Experts advised about the revolution in the automotive industry
Buzzwords such as “e-mobility,” “autonomous driving” and “big data” outline a fundamental shift in the global automotive industry that comes with far-reaching changes to production—constituting a major challenge for the underlying mechanical engineering. Due to these changes, the “digital and electric revolution” naturally became a focus of this year’s EMAG Technology Forum held in May. “What do manufacturing companies need to do now to properly prepare for the shift?” was a primary questio of the two-day event in Salach, Germany. Various answers to this question were found in the vast program for the event, which included a number of sessions with experts from the fields of science, economics and mechanical engineering.
The French author Antoine de Saint-Exupéry once said that “Your task is not to foresee the future, but to enable it.” This year’s EMAG Technology Forum held in May lived up to this claim, since it revolved around “enabling.” High-level research and economics experts described in their presentations the profound digital transformation that the automotive industry and other sectors are undergoing. In the process, they highlighted the issues arising out of this for the manufacturing industry. EMAG experts also introduced new mechanical engineering solutions that drive this transformation in various areas of application. There were also live machine demonstrations and an extensive “themed area.” In this context, the concept of the event was also interesting: Since the topic has so many facets and there cannot be any “overall solutions,” the organizers relied on an extremely flexible approach: Participants were able to compose their own personalized program from the many sessions running in parallel and were also able to have discussions with the experts in the “themed area”.
Poignant Statements by Experts
One highlight at the beginning of the event was the keynote presentation given by Prof. Matthias Klingner, Head of the Fraunhofer Institute for Transportation and Infrastructure Systems. Under the title “Low-Emission Zones and Diesel Bans,” he stated among other things, that occasional diesel bans did not accelerate the development of e-mobility. On the contrary, he believes the time has come to develop a holistic transportation policy. This includes intelligent traffic control that should allow for lower emissions. E-mobility does not need any bans, but rather a new traffic infrastructure, summarized Klingner. The presentation by Prof. Michael Zäh, Chair of Machine Tools and Manufacturing Technology at the Technical University of Munich, was just as interesting. He made it obvious how machine tool builders (and users) as well as big data and digital twin users can benefit. Zäh pleaded for users to start by carefully considering the question of “Industry 4.0” and then to individually decide what is beneficial for their own businesses, before implementing it step by step. According to Zäh, the current issue for the machinery industry is to take existing approaches to AI (artificial intelligence) in IT and carry them over to new products such as condition monitoring and predictive maintenance.
The second day of the EMAG Technology Forum began with the keynote presentation by Prof. Dr. Stefan Bratzel, founder and Director of the Center of Automotive Management. He described “tomorrow’s mobility” and expects that by 2030, only about 50 percent of new vehicle registrations will have a combustion engine. According to Bratzel, e-mobility will play an increasingly important role. Another major question from his perspective is connectivity, which in turn leads to new functions in cars: As a customer, you will be able to use various on-demand services in vehicles. In addition to these, there will be new mobility services such as Car as a Service, which will radically transform the automotive industry’s business model, according to Bratzel. Ultimately, he feels that the automotive industry will need to acquire extensive knowledge in the area of software and seek collaborations with big data players.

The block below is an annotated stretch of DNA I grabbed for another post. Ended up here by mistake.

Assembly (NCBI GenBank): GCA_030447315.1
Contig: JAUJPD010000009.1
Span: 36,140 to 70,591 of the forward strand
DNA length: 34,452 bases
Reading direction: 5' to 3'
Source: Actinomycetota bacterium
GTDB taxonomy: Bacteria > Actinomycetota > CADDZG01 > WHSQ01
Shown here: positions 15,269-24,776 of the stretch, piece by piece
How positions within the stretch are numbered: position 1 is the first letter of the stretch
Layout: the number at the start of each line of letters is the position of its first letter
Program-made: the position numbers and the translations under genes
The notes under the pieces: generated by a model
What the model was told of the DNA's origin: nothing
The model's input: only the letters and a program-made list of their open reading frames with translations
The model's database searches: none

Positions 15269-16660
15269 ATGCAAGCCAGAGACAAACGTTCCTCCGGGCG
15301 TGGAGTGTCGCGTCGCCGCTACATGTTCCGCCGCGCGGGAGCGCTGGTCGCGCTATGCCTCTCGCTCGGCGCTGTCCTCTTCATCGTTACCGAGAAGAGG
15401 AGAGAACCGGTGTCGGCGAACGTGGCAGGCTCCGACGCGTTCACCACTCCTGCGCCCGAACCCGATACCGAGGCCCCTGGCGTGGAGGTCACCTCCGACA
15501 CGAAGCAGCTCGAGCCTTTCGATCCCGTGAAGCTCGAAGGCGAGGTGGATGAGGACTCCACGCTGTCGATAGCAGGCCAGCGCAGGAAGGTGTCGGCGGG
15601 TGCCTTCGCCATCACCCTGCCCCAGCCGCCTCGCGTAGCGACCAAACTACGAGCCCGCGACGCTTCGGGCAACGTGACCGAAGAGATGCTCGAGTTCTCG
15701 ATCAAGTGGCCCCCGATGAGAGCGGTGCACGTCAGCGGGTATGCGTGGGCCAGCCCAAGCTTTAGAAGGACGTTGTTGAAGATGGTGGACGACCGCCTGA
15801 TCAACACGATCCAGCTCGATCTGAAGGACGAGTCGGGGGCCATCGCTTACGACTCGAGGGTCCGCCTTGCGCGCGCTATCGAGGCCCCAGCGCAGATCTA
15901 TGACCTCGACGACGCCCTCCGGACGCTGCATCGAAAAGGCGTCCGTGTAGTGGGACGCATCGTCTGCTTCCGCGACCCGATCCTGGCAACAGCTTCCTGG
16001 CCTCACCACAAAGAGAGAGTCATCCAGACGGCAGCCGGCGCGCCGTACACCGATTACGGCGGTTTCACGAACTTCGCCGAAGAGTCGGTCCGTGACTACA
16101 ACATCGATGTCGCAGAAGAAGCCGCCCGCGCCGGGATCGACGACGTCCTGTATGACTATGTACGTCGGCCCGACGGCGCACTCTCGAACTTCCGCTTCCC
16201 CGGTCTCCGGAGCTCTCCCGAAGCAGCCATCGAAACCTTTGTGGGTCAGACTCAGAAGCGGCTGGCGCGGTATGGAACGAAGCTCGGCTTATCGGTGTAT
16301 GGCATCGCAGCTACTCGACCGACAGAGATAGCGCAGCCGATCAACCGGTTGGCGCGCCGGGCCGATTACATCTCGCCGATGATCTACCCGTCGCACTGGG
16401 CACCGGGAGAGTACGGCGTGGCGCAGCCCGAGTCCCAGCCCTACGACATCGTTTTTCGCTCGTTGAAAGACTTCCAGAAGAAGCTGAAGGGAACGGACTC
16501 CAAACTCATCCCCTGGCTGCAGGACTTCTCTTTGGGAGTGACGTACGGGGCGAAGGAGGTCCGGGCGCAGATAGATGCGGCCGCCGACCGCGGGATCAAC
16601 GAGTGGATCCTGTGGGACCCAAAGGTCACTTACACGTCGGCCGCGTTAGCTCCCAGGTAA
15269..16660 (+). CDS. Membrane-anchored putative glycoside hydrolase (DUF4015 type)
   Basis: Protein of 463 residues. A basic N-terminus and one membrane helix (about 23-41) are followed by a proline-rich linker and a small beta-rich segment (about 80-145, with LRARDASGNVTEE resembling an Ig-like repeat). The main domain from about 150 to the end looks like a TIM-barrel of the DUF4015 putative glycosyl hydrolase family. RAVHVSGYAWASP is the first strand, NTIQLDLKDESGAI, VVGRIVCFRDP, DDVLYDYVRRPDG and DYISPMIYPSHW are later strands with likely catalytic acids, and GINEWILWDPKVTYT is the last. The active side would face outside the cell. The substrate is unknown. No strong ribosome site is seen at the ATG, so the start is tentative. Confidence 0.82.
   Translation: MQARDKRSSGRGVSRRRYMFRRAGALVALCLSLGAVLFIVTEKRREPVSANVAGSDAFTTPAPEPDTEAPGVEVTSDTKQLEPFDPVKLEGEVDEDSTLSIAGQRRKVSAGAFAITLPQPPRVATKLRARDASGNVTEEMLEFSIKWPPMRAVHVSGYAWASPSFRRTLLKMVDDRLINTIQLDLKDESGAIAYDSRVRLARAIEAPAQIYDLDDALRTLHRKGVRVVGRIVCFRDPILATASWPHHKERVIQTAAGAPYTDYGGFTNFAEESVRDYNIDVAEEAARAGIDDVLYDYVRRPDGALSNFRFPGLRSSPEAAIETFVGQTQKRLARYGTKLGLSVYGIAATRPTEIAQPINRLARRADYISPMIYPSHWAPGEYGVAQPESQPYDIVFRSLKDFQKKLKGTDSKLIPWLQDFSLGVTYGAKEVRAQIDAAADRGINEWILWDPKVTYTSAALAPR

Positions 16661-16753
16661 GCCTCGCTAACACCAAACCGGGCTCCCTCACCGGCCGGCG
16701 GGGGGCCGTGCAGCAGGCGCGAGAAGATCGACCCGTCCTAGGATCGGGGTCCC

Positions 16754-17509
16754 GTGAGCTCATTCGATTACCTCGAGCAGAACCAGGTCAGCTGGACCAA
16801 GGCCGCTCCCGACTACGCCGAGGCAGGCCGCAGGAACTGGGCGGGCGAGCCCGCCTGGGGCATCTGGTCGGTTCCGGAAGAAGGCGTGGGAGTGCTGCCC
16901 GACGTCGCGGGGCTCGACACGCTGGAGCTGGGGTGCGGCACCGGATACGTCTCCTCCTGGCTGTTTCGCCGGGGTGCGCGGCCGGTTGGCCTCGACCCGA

Digitalization in Mechanical Engineering
A broad variety of sessions held with EMAG experts complemented these and other presentations by industry leaders. Amongst other things, they reported on the digitalization of machine tools, the potential of additive manufacturing, turnkey manufacturing solutions for new types of electric motor parts and complete machining of drive components using multi-technology machines. Most of the time, three of these sessions were held simultaneously. Participants were given the option to create “their own” daily schedule. Additionally, there was a “themed area” in EMAG’s new production facilities, in which mechanical engineering experts provided information about innovations involving industry 4.0, virtual reality, manufacturing systems and manufacturing of electric motors. Participants were also able to take part in a tour of the premises and test drive the latest generation of electric cars—a perfect fit for the purpose behind the technology forum. What conclusions does EMAG draw from the two-day technology forum after its closing? “We are very pleased with the positive response. Many participants have confirmed that we, for one, addressed the right topics—after all, the many facets of digitalization are a large area of concern for the industry and a challenge for production planners. We’ve also offered each participant the necessary freedom to discuss their ‘own’ challenges. We’re convinced that we were able to provide our customers with helpful insights and suggestions,” says Friedemann Lell, Managing Director of EMAG Salach GmbH. “With all of this in mind, we think that the event’s innovative format was a success. We’re already looking forward to the next EMAG Technology Forum.”